Rosacea

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Rosacea is a red facial rash that most often affects those aged 30 to 60. Sufferers tend to be fair-skinned, and often have chronic and recurrent symptoms. The red rash of Rosacea can be associated with flushing, pimples and sensitive skin.

What causes Rosacea?

The exact cause of Rosacea is unknown. There are several theories regarding the origin of Rosacea, including overactive facial blood vessels and inflammation, as well as genetic, environmental, vascular and inflammatory factors.

An increased incidence of Rosacea has been reported in those who carry the stomach bacterium, Helicobacter pylori, but most dermatologists do not believe it to be the cause of Rosacea. More recently a mite living on the surface of the skin has been implicated in causing Rosacea, although further research is currently underway to establish this possible link.

Rosacea may be aggravated by many cosmetics and skin care products, and is particularly sensitive to topical steroid preparations. Characteristics of Rosacea include:

  • Red papules and sometimes pustules on the nose, forehead, cheeks and chin
  • A red face due to persistent redness and/or prominent blood vessels – telangiectasia
  • Blushing or flushing
  • Dry and flaky facial skin
  • Aggravation by sun exposure and hot and spicy food or drink (anything that reddens the face)
  • Sensitive skin: burning and stinging, especially with makeup, sunscreens and other facial creams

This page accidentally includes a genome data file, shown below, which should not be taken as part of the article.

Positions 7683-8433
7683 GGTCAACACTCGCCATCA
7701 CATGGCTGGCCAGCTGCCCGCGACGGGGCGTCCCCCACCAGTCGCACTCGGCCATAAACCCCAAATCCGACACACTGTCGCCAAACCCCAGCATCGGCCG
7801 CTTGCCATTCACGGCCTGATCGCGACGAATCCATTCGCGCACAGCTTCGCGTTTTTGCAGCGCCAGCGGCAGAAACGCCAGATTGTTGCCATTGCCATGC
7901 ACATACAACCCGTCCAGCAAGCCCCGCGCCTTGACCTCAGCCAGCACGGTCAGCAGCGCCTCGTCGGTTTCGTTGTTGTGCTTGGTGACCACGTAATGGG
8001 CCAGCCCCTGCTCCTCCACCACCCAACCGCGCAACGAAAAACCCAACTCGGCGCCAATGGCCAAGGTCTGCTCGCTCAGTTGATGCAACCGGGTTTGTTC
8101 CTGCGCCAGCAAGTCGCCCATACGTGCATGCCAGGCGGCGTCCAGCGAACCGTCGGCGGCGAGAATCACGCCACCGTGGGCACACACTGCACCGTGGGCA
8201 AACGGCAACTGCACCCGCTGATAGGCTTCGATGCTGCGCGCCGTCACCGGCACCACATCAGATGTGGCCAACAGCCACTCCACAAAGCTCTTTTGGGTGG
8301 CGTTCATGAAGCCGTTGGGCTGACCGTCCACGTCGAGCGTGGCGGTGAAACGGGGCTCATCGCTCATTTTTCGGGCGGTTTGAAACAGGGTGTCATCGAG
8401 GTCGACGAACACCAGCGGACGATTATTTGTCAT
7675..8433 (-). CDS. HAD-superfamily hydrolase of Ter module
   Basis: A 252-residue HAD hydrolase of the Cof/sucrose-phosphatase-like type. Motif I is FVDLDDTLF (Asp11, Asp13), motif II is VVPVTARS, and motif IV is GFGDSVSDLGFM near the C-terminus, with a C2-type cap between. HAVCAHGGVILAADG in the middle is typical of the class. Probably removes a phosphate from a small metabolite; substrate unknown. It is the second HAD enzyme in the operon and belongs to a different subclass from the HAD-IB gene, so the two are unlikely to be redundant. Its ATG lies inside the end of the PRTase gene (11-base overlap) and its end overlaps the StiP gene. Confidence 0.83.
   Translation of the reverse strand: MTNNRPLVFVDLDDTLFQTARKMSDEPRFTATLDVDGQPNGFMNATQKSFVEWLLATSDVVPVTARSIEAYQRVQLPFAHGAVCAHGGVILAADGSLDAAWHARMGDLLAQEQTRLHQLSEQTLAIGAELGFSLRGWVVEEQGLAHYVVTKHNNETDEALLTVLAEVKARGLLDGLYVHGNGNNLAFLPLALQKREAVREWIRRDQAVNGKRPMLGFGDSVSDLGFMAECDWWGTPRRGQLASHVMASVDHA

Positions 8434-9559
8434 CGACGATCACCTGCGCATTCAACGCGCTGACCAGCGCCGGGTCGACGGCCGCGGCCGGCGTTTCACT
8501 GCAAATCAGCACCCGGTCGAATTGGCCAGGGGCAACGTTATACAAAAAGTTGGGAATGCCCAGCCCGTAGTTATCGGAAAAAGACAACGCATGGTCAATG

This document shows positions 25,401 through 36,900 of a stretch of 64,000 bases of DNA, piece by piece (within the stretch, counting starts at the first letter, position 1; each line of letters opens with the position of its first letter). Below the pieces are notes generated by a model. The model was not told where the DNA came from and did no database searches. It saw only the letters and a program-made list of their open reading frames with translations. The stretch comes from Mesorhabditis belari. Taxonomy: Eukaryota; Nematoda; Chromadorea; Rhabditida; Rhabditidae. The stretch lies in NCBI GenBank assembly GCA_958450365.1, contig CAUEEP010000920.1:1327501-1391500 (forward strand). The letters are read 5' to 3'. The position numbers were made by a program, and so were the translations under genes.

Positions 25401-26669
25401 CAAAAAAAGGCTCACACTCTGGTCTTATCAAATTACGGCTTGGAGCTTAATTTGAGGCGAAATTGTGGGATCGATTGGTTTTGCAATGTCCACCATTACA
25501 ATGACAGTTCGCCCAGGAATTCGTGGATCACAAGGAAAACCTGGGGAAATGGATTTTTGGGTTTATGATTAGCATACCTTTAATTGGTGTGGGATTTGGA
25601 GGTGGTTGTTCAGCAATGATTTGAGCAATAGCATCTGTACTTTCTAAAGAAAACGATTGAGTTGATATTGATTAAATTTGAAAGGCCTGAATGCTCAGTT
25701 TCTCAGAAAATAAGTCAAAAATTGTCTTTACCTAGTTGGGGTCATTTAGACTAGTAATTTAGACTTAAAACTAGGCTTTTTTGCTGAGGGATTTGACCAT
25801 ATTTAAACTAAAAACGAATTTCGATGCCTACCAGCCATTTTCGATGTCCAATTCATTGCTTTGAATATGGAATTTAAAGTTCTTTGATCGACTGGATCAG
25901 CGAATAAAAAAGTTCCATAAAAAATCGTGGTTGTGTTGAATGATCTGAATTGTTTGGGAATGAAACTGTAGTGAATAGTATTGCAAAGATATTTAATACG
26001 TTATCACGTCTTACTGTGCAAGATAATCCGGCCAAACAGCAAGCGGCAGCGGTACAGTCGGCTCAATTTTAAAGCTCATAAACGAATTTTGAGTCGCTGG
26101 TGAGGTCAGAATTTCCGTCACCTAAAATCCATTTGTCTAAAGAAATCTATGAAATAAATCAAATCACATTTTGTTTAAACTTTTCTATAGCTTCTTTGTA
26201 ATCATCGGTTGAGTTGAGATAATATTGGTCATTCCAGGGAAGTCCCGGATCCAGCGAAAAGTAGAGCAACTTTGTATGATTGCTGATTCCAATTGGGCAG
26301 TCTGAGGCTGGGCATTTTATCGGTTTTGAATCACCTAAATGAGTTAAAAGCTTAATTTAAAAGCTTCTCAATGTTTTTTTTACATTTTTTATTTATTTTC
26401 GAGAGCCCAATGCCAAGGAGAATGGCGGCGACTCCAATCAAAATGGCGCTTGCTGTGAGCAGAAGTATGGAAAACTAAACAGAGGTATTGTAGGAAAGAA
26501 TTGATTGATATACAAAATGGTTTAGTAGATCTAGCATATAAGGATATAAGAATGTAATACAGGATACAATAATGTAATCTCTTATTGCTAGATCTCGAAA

• Enlarged unshapely nose with prominent pores and fibrous thickening – rhinophyma (in later stages)

Treatments for Rosacea

  • Avoid trigger factors-foods, sun exposure, very hot or very cold weather, alcohol, stress, and heavy physical exertion. Some women also find hot flushes and menopause aggravate Rosacea.
  • Some skin care may aggravate Rosacea, particularly those containing alcohol (e.g. in toners), topical steroids and any skin care that irritates the skin such as Retin-A/Stieva-A (tretinoin). Changing your skin care or avoidance of certain skin care chemicals may be advisable.
  • Use a non-irritating sunscreen – physical sunblock agents with titanium dioxide or zinc oxide tend to irritate skin less than chemical sunscreens. (e.g. Osmosis Shade or Synergie Uberzinc).

How we can help

Medical-Grade Skin care

We can advise you about which skin care products will work best. Using skin care with anti-inflammatory ingredients is helpful in the treatment of Rosacea: aloe vera, arnica, calendula, chamomile, cucumber, provitamin B5, feverfew, green tea licochalone, perilla leaf extract, red algae, red clover, thyme, willow herb, and zinc.

Retinol and Retinaldehyde are less irritating forms of retinoid and are better tolerated by those with sensitive skin. They are available in the Osmosis and Synergie skin care ranges. Retinol and Retinaldehyde have been shown to reduce endothelial growth factors, which can worsen redness in the skin. Again, topical Retinol and Retinaldehyde should be introduced slowly to the skin to prevent it from causing any irritation that could worsen the Rosacea. Osmosis MD and Synergie also have specific anti-inflammatory skin care agents which are beneficial for Rosacea sufferers.

Mineral make-up such as Jane Iredale’s Glowtime foundation range does not tend to exacerbate Rosacea. It may also contain some calming ingredients such as green tea extract and Zinc.

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IPL, Vascular Laser and Laser Genesis

In patients with Rosacea, IPL and Laser can be used to remove visible capillaries and associated redness. Laser can also be beneficial in treating background redness, flushing and excess sebum production that is present in Rosacea sufferers. Usually multiple laser treatments are required, with some improvement seen after each session. Often the results last for many months or years.

Read more about our Vascular Laser and Laser Genesis treatments for rosacea.